The Maidens Review
Title: The Maidens
Author: Alex Michaelides
Publisher: Harper Audio
Publication Date: 15 July 2021
Rating: 4 Stars
Edward Fosca is a murderer. Of this Mariana is certain. But Fosca is untouchable. A handsome and charismatic Greek Tragedy professor at Cambridge University, Fosca is adored by staff and students alike - particularly by the members of a secret society of female students known as The Maidens.
Mariana Andros is a brilliant but troubled group therapist who becomes fixated on the Maidens when one member, a friend of Mariana's niece Zoe, is found murdered in Cambridge.
Mariana, who was once herself a student at the university, quickly suspects that behind the idyllic beauty of the spires and turrets, and beneath the ancient traditions, lies something sinister. And she becomes convinced that, despite his alibi, Edward Fosca is guilty of the murder. But why would the professor target one of his students? And why does he keep returning to the rites of Persephone, the maiden, and her journey to the underworld?
When another body is found, Mariana's obsession with proving Fosca's guilt spirals out of control, threatening to destroy her credibility as well as her closest relationships. But Mariana is determined to stop this killer, even if it costs her everything - including her own life.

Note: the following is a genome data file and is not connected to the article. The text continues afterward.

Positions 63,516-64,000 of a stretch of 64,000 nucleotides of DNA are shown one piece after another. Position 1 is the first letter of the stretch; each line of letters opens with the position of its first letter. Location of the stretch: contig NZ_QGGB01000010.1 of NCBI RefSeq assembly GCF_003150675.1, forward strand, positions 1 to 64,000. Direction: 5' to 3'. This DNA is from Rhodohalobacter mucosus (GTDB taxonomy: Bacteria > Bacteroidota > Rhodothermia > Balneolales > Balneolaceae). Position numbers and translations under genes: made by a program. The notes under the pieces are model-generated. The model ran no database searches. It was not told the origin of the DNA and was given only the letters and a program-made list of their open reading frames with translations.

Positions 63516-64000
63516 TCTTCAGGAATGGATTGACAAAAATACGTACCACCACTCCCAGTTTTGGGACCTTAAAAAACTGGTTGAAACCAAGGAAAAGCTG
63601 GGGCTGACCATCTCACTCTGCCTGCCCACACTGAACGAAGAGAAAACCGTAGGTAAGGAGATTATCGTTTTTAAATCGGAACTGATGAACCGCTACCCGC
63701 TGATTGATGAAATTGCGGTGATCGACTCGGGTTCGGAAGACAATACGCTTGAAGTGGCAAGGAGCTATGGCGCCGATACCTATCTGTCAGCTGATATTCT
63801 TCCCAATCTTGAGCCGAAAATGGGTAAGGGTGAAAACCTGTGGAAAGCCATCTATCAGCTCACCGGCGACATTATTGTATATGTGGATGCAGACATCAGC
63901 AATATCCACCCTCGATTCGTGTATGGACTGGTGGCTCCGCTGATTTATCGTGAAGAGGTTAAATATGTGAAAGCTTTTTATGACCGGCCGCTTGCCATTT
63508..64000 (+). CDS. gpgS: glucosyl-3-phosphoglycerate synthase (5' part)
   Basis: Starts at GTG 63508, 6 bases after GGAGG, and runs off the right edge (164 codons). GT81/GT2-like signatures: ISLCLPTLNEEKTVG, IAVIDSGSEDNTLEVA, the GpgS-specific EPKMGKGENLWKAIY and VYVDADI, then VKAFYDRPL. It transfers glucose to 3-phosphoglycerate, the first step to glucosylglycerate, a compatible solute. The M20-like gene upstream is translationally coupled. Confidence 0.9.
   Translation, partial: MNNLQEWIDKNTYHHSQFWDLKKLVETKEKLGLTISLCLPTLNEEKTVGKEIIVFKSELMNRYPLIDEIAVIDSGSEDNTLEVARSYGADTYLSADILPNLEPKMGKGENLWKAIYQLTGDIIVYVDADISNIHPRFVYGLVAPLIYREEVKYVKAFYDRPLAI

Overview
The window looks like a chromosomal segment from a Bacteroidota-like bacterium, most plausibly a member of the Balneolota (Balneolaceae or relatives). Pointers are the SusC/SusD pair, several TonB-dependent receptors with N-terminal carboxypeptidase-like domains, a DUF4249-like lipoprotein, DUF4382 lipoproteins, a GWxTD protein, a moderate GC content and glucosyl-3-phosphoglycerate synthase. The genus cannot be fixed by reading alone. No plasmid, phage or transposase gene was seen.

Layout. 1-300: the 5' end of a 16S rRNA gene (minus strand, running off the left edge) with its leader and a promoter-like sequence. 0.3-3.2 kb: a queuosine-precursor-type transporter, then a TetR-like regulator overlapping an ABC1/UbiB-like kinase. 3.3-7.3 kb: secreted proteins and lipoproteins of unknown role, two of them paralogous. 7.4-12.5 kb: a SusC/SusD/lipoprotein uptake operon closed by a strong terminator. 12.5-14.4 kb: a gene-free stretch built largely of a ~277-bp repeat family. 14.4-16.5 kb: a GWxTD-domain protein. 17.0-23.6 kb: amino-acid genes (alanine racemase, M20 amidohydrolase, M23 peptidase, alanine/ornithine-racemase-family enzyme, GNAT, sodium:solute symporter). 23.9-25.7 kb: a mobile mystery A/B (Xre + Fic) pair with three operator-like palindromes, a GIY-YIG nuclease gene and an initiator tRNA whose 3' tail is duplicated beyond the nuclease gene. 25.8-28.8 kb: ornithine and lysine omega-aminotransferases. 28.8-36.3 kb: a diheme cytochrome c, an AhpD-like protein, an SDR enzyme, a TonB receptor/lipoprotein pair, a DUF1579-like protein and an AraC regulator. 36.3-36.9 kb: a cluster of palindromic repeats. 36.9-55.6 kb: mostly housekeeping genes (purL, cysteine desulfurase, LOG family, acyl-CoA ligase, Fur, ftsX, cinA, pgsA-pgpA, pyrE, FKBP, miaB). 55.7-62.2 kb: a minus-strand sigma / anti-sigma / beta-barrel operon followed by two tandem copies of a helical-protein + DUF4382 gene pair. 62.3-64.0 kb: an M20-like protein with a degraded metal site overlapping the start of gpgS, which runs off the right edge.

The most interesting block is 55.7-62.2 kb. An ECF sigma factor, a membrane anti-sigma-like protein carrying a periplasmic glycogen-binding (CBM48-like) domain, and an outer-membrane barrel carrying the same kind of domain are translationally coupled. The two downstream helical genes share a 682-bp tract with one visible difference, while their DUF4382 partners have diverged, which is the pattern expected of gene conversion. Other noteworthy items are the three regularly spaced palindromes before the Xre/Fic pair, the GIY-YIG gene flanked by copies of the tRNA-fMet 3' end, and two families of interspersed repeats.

I am so excited that I finally managed to get my hands on one of Alex Michaelides's books. I have been dying to read on of his books since The Silent Patient was released a while back. I'll be honest and say that I have no idea what this book is about besides that it has dark academia themes and that it is a thriller. And honestly, that is more than enough for me.
Thank you to Libro.fm and Harper Audio for providing me with an advanced listening copy of this book! Just a quick disclaimer for those reading this review, I have received this book for free. Please note that this does not affect my opinions at all. All thoughts are my own.
Overall, I found myself really enjoying this audiobook. I liked the voice actor's voice and the way in which she narrated Mariana's perspective. In the occasional chapter featuring what we can assume is the killer's perspective, the voice actors deep voice contrasts Mariana's voice really well. I did think that the male characters within this book were a little obsessed with Mariana, with the exception of the head detective on the murder investigation. It seemed as though every male character that Mariana came into contact with wanted to date her. This did throw me off of the book a little bit. But the bit that caused me to stick with the book was the psycho-analysis and the mystery behind whether or not Edward Fosca was the killer. I'll be honest and say I had my money on someone completely different.
Yours in Reading,